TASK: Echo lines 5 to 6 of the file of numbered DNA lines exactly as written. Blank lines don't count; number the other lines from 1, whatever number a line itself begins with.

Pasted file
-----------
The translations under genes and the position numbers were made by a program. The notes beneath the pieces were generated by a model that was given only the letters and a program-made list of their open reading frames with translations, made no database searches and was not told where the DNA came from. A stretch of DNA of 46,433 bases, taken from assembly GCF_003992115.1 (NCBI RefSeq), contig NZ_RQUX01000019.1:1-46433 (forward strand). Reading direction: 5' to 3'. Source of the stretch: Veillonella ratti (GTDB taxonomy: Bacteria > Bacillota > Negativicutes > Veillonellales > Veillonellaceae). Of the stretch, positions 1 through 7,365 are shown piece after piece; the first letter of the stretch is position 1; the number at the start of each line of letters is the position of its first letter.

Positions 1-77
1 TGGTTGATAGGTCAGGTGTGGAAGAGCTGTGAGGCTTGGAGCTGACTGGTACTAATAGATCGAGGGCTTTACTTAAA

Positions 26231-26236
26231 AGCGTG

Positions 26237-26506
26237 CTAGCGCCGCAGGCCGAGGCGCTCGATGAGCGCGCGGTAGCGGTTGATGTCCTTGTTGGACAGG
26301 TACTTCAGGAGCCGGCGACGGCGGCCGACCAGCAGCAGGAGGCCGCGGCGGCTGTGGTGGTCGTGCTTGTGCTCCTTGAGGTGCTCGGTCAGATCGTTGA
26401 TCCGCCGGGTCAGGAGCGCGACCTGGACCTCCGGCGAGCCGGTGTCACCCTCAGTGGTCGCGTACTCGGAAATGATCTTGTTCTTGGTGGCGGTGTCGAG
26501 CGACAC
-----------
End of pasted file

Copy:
26231 AGCGTG

Positions 26237-26506